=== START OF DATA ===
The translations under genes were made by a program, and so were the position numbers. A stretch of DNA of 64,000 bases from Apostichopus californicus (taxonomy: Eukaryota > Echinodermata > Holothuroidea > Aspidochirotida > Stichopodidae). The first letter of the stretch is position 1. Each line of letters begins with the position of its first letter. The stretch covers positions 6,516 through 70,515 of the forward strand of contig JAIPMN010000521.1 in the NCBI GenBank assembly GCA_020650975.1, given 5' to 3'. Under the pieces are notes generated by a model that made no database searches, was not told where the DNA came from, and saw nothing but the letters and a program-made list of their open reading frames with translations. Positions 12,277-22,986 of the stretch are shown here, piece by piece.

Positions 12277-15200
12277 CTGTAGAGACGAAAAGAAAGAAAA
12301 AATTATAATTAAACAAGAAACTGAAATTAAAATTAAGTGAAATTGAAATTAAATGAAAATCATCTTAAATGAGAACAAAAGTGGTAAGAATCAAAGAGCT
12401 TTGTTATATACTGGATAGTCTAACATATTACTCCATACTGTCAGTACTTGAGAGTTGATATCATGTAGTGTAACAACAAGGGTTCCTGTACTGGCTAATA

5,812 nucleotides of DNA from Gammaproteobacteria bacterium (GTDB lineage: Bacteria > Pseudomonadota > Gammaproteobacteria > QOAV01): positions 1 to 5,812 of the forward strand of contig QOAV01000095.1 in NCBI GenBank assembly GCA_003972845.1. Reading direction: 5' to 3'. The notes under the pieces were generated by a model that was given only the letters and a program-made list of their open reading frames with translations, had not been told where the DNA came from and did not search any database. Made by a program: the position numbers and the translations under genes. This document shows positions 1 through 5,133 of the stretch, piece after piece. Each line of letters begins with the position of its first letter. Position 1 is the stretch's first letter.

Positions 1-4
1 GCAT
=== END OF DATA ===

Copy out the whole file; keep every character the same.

The translations under genes were made by a program, and so were the position numbers. A stretch of DNA of 64,000 bases from Apostichopus californicus (taxonomy: Eukaryota > Echinodermata > Holothuroidea > Aspidochirotida > Stichopodidae). The first letter of the stretch is position 1. Each line of letters begins with the position of its first letter. The stretch covers positions 6,516 through 70,515 of the forward strand of contig JAIPMN010000521.1 in the NCBI GenBank assembly GCA_020650975.1, given 5' to 3'. Under the pieces are notes generated by a model that made no database searches, was not told where the DNA came from, and saw nothing but the letters and a program-made list of their open reading frames with translations. Positions 12,277-22,986 of the stretch are shown here, piece by piece.

Positions 12277-15200
12277 CTGTAGAGACGAAAAGAAAGAAAA
12301 AATTATAATTAAACAAGAAACTGAAATTAAAATTAAGTGAAATTGAAATTAAATGAAAATCATCTTAAATGAGAACAAAAGTGGTAAGAATCAAAGAGCT
12401 TTGTTATATACTGGATAGTCTAACATATTACTCCATACTGTCAGTACTTGAGAGTTGATATCATGTAGTGTAACAACAAGGGTTCCTGTACTGGCTAATA

5,812 nucleotides of DNA from Gammaproteobacteria bacterium (GTDB lineage: Bacteria > Pseudomonadota > Gammaproteobacteria > QOAV01): positions 1 to 5,812 of the forward strand of contig QOAV01000095.1 in NCBI GenBank assembly GCA_003972845.1. Reading direction: 5' to 3'. The notes under the pieces were generated by a model that was given only the letters and a program-made list of their open reading frames with translations, had not been told where the DNA came from and did not search any database. Made by a program: the position numbers and the translations under genes. This document shows positions 1 through 5,133 of the stretch, piece after piece. Each line of letters begins with the position of its first letter. Position 1 is the stretch's first letter.

Positions 1-4
1 GCAT